RICHMOND, Va. -- In a resolution, five of the nine Richmond City Council members called on Mayor Levar Stoney to withdraw ordinances related to the Navy Hill project.
Stoney insisted he will continue pursuing the $1.5 billion proposal to transform the downtown area.
"Of course we aren’t going to withdraw the resolution. That’s not going to happen," Stoney told reporters outside of Monday's City Council meeting. "I think it’s laughable."
The resolution is backed by Councilwoman Kristen Larson (4th District), Councilwoman Kimberly Gray (2nd District), Councilwoman Stephanie Lynch (5th District), Council Vice President Chris Hilbert, and Councilwoman Reva Trammell (8th District).
"The citizens don’t think it’s laughable I tell you that right now," Trammell stated. "It’s going to bankrupt the city and that’s what my seniors are saying."
In 2019, Stoney proposed the project that he said would replace the Coliseum, bring in new jobs and more affordable housing to the area. The Navy Hill plan centers on 10 blocks from 5th to 10th streets and from Marshall to Leigh streets.
"All this comes down to is they don’t want to be on the record for saying no to 2,000 CoStar jobs," Stoney responded. "They don’t want to be on the record to saying for saying no to $300 million of investment to black and brown businesses."
Chelsea Higgs Wise, a community activist in Richmond, called the proposal "desperate" and rushed.
"I'm really excited and proud of the five city councilmembers that came out together to say, 'Lets put an end to this nonsense," Higgs Wise stated. "It never seemed to be a plan for the people and only a plan for corporate developers."
Higgs Wise supported the resolution's request to once again ask interested companies and groups to submit proposals on what to do with the city's Coliseum and surrounding blocks.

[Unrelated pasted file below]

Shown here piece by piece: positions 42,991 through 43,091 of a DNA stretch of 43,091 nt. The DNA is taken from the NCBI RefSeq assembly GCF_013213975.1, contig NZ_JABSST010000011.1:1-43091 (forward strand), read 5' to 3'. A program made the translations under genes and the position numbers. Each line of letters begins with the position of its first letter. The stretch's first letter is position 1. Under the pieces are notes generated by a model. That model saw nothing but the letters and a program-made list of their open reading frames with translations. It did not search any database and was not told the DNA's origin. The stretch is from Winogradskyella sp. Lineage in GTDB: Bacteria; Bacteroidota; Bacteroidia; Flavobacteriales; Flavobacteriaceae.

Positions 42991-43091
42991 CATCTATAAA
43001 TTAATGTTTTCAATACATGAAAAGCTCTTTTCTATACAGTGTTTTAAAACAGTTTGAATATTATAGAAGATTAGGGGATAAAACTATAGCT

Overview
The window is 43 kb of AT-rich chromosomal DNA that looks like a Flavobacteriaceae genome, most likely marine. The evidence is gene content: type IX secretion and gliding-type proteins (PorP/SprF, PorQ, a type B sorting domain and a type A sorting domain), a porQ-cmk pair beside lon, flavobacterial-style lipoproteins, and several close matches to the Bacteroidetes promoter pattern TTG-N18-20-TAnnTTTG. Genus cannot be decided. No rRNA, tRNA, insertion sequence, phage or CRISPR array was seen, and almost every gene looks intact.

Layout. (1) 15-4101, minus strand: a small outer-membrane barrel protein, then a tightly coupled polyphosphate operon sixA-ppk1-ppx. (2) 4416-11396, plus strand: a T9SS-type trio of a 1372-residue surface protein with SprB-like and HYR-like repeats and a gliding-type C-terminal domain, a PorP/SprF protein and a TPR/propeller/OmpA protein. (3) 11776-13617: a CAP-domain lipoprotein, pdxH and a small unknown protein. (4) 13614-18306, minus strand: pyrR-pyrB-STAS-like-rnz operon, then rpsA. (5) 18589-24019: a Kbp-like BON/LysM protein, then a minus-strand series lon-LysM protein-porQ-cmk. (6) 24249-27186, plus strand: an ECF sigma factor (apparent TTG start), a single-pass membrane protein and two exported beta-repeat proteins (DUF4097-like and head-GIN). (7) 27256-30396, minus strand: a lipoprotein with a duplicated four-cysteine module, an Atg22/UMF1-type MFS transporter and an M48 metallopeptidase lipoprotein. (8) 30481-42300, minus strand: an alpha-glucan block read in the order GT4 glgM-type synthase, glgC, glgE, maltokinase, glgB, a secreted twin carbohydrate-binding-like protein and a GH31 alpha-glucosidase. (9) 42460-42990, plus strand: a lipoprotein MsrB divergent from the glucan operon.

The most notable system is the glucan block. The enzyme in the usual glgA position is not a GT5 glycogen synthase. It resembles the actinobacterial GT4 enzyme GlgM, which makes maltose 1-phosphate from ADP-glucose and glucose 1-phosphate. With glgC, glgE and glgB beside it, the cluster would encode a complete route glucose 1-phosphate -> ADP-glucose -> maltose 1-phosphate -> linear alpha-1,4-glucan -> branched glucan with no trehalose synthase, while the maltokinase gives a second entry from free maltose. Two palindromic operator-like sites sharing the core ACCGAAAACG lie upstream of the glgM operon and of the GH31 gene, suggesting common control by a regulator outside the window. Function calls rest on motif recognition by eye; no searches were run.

The previous "RFP," or request for proposal, illicited one response by NH District Corp., a development group led by Dominion Energy CEO Tom Farrell. The group released a statement saying the resolution could discredit the City of Richmond’s business reputation for years to come.
“It’s unfortunate that instead of looking for ways to improve the Navy Hill proposal, these Councilmembers are putting their heads in the sand and hoping that the City’s problems resolve themselves,” said a spokesperson.
In January, a group of local faith leaders held a press conference expressing their support for Stoney's plan.
"When I first heard about the plan I was excited," said Rev. Dr. Patricia Gould-Champ. She leads Faith Community Baptist Church in East Highland Park.
Dr. Gould-Champ believed the Navy Hill proposal would help the citizens in the city.
"I think it's past time for something big and major that will bless a great diversity of people to happen," she explained. "I believe there's great potential."
City Council is expected to vote on the plans on February 24.